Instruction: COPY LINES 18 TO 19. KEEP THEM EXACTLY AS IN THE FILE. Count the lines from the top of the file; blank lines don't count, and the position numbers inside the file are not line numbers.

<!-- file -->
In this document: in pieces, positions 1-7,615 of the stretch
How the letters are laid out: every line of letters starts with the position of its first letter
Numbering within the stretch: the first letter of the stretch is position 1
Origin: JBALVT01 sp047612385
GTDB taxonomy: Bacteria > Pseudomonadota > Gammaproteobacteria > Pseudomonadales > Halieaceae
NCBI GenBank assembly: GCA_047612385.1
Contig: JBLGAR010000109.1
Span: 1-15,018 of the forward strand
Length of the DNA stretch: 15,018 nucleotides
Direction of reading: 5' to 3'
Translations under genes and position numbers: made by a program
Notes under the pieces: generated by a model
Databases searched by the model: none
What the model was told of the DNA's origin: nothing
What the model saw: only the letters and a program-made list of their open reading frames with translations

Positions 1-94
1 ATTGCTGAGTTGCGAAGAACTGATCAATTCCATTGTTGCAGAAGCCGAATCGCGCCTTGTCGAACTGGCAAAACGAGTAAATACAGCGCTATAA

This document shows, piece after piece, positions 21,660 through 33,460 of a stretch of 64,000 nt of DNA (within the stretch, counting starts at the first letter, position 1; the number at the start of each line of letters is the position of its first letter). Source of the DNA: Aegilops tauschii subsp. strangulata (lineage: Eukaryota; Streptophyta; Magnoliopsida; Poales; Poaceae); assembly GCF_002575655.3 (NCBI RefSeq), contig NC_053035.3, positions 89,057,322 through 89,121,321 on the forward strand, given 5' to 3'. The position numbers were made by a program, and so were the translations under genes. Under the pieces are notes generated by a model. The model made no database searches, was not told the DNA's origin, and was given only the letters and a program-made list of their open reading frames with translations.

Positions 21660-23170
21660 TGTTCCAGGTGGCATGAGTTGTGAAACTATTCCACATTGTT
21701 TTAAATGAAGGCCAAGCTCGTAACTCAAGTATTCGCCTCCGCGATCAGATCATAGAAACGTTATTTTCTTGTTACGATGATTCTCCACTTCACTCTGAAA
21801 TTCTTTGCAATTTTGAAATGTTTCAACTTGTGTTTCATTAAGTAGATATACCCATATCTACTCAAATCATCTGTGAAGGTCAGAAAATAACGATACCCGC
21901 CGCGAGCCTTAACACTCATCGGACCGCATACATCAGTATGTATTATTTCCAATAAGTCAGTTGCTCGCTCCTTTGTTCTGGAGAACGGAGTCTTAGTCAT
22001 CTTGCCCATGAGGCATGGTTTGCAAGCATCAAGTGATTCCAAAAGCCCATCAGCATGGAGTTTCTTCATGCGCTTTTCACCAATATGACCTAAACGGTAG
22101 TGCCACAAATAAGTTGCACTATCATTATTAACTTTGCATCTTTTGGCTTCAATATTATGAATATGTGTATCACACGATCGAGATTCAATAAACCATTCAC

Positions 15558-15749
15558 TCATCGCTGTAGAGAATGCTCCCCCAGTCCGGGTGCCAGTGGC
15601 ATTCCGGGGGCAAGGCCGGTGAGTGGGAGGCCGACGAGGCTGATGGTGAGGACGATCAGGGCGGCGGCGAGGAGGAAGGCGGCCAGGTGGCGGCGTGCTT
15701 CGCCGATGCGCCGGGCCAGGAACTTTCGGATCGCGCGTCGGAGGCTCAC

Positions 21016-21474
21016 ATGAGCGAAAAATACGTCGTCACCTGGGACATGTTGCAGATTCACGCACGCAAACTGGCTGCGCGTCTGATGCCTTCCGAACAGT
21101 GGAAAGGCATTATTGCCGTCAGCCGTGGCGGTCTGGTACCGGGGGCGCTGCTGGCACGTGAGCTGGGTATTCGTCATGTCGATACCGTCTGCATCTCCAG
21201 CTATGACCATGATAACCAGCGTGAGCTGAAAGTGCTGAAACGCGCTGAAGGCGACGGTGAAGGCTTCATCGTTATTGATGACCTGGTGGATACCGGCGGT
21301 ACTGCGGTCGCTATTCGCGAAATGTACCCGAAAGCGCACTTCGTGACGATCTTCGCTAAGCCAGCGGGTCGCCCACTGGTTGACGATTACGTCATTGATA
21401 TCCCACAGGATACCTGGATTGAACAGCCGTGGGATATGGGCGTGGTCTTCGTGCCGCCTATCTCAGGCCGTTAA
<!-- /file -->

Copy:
This document shows, piece after piece, positions 21,660 through 33,460 of a stretch of 64,000 nt of DNA (within the stretch, counting starts at the first letter, position 1; the number at the start of each line of letters is the position of its first letter). Source of the DNA: Aegilops tauschii subsp. strangulata (lineage: Eukaryota; Streptophyta; Magnoliopsida; Poales; Poaceae); assembly GCF_002575655.3 (NCBI RefSeq), contig NC_053035.3, positions 89,057,322 through 89,121,321 on the forward strand, given 5' to 3'. The position numbers were made by a program, and so were the translations under genes. Under the pieces are notes generated by a model. The model made no database searches, was not told the DNA's origin, and was given only the letters and a program-made list of their open reading frames with translations.

Positions 21660-23170